The Open 2010: Justin Rose backs home stars against US
The Open Championship, St Andrews, 15-18 July Live coverage: BBC TV, HD, Red Button, BBC Sport website & Radio 5 live Highlights: Red Button, BBC Sport website and iPlayer
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Rose backs home golfers at St Andrews
Justin Rose believes the current crop of British and Irish golfers is so good they could compete in the Ryder Cup without their fellow Europeans.
There are eight British and Irish players in the world's top 20, with six from America, and Rose said they would give the United States a big challenge.
Speaking at St Andrews ahead of the Open, the world number 16 said: "Right now it would be a close-run thing."
Rose's claims will be tested when he tees off with Tiger Woods on Thursday.
Continental players were drafted in to join the British and Irish golfers on the Ryder Cup team in 1979, following a miserable run of defeats stretching back to 1957.
But the home-grown stars are in the ascendancy, with Rose (twice), Lee Westwood and Ian Poulter all winning on the US tour this year, while Graeme McDowell captured the US Open last month.
"We've always had one or two great, great players and we now have a great depth to the team," stated Rose after Wednesday's practice round on the Old Course.
To get the full complement of 12 players for a GB & Ireland v America Ryder Cup challenge, US captain Corey Pavin would only need to go down to 34th-ranked Nick Watney to complete his line-up, while Colin Montgomerie's last man would be Brian Davis, ranked 75th.
But Rose insisted: "I think for the first time it would probably be a close-run thing, for sure.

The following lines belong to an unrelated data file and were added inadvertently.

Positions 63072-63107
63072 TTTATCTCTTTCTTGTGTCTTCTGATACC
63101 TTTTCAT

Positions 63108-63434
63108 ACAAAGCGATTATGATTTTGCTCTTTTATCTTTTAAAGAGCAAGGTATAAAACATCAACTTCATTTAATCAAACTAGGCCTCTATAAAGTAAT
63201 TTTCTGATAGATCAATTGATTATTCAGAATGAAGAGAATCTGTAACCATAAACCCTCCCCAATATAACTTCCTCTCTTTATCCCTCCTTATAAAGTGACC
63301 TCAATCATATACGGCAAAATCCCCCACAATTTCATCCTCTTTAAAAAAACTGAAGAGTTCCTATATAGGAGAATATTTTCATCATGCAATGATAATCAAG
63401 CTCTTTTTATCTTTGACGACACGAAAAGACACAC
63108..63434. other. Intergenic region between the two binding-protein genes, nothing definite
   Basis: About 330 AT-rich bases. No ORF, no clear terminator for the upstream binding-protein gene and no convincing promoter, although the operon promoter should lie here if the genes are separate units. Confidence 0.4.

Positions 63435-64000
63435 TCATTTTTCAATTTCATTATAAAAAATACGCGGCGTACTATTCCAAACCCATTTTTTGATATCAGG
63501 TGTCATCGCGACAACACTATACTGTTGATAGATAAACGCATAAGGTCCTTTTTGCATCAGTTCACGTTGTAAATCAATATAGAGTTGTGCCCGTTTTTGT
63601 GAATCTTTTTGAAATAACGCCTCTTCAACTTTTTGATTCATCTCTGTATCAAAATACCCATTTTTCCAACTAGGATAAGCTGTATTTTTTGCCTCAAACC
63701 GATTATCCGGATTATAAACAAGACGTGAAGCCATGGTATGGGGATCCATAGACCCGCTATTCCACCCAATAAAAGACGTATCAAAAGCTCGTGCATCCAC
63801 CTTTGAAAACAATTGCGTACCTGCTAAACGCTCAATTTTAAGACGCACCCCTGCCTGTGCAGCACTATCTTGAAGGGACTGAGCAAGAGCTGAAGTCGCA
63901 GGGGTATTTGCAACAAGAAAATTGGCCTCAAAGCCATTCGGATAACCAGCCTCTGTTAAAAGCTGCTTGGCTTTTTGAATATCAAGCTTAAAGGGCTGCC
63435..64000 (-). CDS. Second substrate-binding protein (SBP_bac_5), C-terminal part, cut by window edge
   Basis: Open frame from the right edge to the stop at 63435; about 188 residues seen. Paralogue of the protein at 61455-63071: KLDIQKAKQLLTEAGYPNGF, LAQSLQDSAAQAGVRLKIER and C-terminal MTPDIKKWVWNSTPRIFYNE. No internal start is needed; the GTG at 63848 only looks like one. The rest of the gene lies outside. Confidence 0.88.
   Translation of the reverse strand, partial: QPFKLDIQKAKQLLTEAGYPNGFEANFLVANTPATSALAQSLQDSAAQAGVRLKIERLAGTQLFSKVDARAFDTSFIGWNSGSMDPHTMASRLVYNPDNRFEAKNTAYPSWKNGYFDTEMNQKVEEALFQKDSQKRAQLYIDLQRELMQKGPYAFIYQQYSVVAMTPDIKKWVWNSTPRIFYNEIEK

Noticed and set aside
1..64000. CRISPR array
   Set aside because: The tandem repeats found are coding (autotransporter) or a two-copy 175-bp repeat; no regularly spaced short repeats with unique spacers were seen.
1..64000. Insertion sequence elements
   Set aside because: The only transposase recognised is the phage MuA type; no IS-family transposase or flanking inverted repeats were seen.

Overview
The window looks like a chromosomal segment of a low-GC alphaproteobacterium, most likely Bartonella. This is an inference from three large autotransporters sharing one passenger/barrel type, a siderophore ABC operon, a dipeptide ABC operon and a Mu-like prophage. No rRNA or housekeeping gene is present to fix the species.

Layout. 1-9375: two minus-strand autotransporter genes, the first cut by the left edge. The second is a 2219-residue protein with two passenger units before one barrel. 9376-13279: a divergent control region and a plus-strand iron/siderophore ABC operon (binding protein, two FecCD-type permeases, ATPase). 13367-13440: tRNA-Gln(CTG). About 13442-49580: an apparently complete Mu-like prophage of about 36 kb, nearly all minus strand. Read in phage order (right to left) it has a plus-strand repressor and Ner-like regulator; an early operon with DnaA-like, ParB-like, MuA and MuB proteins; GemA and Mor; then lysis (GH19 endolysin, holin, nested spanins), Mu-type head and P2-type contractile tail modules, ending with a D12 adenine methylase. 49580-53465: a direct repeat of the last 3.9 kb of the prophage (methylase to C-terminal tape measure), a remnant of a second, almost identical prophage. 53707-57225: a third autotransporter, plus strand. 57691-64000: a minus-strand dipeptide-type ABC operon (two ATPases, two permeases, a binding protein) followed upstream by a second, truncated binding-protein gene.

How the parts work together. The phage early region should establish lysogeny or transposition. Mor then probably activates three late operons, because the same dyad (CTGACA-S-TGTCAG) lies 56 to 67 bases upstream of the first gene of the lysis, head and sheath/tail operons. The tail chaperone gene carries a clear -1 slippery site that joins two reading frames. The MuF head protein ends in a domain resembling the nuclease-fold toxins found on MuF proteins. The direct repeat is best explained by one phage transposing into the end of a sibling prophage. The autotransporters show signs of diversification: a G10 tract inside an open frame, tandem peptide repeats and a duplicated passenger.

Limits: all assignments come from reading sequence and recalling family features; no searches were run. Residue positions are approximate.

"I fully expect, whether you take it a little bit wider into European, one of us to be in contention on Sunday [at the Open] - just [because of the] pure numbers."
Triple Open champion Nick Faldo certainly thinks so.
The 52-year-old, who won the second of this three titles at St Andrews, said it wouldn't surprise him if there was a British winner this week, with Rose his pick of the bunch.
"I think everybody is learning and everybody is really keen. I think something is going to happen this week," he said.
"I would have thought it's a probable now (and) Rosey might be a very obvious first choice.
"He's played really well the last month, he seems to have found something in the game, in his mind and everything. Obviously Lee (Westwood) is very solid, very solid tee to green, which St Andrews is really all about, tee to green."
Rose has been on a hot streak of form in America, winning the Memorial Tournament and the AT&T, while squandering a three-shot lead at the Travelers Championship in between, but he stressed that would count for nothing at St Andrews.
"Thursday is about a new challenge, a new week, a new golf course. But should the week progress nicely and I find myself in contention, then that's when I might be able to draw upon the last few weeks," he said.
The 29-year-old claimed his recent victories were not inspired by the success of his fellow British and Irish players.
"Not worrying about them winning helped me to go on and win," he said.
"Not putting pressure on myself to be one of the gang, to be measured the same way or 'if they can do it I can do it'.
"For me, a big part was taking all that pressure away, getting rid of that. For a while I was feeling like I was being left out. I knew I was as good, but not doing it.
"It was a fact of not letting their wins inspire me, if you know what I mean."
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